Any such formula would depend on the distribution of the data from the event source you want to use. There is no formula that gives random number from another potentially random number. What we do have is a formula that gives a series of random numbers starting from one fixed or potentially random number. Then each next is calculated based on the previously encountered values, one or more. The randomness is hidden in hiding the seed and somewhat in the formula you use.
What you can do, however, is take some public data and take a small portion of it. Instead of looking at the final score of the game you take its parity, or remainder when divided by 3 or 4 or 5, some small number anyway. However, depending on the sport game this might not be, statistically speaking, random or nicely distributed. Suppose you take chess, white or black winning - no. Tennis, number of sets or games - no. Basket, final score - it would have to carefully analyzed. A letter from a word, like third letter - no, the number of babies born in a specific year, in a specific country, taken at random - possibly if you take its parity. Temperature in a particular city on a particular date - it would need to be analyzed which part of it is random.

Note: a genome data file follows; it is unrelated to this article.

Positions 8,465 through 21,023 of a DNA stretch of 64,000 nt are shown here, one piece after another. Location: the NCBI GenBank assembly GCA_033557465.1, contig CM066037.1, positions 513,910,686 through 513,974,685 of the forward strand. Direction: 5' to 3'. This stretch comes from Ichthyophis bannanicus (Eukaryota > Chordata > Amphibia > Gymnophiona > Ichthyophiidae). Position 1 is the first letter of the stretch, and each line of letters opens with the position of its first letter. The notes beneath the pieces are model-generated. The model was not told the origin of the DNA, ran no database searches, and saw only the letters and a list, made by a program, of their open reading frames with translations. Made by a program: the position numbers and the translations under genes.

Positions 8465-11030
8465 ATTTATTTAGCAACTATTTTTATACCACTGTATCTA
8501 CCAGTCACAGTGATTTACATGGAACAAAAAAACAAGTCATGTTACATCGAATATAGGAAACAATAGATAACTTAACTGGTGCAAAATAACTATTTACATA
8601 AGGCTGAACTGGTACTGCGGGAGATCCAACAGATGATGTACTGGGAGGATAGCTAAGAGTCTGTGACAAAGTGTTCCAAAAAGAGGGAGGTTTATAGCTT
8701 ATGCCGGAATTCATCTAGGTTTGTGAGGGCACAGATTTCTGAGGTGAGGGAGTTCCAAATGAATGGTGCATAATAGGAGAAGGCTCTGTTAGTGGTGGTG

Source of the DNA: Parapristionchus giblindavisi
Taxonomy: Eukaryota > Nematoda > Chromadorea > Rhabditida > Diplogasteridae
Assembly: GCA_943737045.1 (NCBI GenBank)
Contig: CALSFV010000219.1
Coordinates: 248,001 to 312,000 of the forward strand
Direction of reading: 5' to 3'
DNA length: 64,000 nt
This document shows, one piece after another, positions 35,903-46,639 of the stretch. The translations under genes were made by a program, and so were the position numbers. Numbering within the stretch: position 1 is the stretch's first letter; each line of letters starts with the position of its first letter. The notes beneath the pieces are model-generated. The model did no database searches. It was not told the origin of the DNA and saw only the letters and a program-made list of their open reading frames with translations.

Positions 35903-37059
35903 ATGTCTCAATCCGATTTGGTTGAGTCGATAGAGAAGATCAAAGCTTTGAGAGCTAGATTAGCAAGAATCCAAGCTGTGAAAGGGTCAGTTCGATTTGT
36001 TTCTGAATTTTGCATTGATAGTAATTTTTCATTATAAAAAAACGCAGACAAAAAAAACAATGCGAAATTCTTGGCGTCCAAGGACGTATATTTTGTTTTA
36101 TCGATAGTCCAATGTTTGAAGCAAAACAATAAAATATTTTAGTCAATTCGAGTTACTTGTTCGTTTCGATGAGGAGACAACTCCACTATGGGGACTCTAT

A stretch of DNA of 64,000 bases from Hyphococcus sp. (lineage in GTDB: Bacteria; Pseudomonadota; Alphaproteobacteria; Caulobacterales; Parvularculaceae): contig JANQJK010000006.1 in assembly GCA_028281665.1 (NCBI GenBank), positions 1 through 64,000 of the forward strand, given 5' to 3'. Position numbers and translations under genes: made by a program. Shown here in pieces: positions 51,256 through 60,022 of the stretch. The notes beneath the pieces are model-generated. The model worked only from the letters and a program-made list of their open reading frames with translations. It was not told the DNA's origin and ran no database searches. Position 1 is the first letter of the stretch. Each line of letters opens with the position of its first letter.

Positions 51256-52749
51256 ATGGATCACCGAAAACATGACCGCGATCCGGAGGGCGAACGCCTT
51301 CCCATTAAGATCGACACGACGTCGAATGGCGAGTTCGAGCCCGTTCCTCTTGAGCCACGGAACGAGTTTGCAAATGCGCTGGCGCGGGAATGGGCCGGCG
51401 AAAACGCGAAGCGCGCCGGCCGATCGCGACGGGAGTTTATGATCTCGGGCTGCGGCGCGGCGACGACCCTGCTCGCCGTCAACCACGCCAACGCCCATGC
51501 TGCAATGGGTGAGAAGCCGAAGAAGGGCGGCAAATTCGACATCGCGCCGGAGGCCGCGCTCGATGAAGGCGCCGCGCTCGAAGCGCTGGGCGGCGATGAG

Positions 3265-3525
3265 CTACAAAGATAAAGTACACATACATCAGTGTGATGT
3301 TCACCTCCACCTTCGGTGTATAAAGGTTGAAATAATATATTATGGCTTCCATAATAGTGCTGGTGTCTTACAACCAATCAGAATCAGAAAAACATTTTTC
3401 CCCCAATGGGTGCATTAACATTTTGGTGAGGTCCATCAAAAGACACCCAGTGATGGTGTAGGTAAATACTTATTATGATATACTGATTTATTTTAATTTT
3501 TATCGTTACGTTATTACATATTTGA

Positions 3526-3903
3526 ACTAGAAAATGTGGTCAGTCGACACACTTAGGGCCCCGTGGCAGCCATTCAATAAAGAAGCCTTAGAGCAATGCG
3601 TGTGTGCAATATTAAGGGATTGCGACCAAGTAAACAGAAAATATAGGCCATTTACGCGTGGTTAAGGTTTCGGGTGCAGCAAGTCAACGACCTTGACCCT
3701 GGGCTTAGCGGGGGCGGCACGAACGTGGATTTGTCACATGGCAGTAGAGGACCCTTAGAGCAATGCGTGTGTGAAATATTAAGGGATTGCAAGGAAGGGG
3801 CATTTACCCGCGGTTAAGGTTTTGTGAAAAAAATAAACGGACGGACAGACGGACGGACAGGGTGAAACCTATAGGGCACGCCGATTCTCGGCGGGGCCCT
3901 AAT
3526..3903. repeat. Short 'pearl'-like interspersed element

Ah, you are asking now, but wait if I have a random source where my formula fits in. Well, if you have a relatively good random source, say it is a series of 0's and 1's (odd and even, as we mentioned above, that is parity) then there are methods that can combine them without losing the average best randomness that your sources have.
So in order to have a number from 0 to 100 you would need at least 7 parity sources. You do pick whatever your choice is at random, like city and date, 7 times, calculate if it is odd or even 7 times and concatenate the result, say you have got 0110101. You interpret this as a binary number $0110101_2=53$. If you want the best precision, you discard all those greater than $100$, an treat the rest as your random source of information.
Notice that the only purpose of the formula is to combine a random source of information that has a greater quality but a lower range.
A general problem here is skew, no matter what public source of information you have, it is not reliable source of random information even if you have analyzed it thoroughly. Either computer or human can err or maybe reduce the values to something that is different from real values for whatever reason.
For example, even if you have, and we have it, a perfect quantum randomness, you have Web sites with these, nobody can prevent this perfect random source becoming useless suddenly, because statistically it can start spewing billion years of 0's, and still to be perfectly random.
For daily usage just take a couple of dices, and use your desired method of extracting randomness from it, start repeating it, analyze if there is any bias, and when you are happy use it as a sufficiently good source of randomness.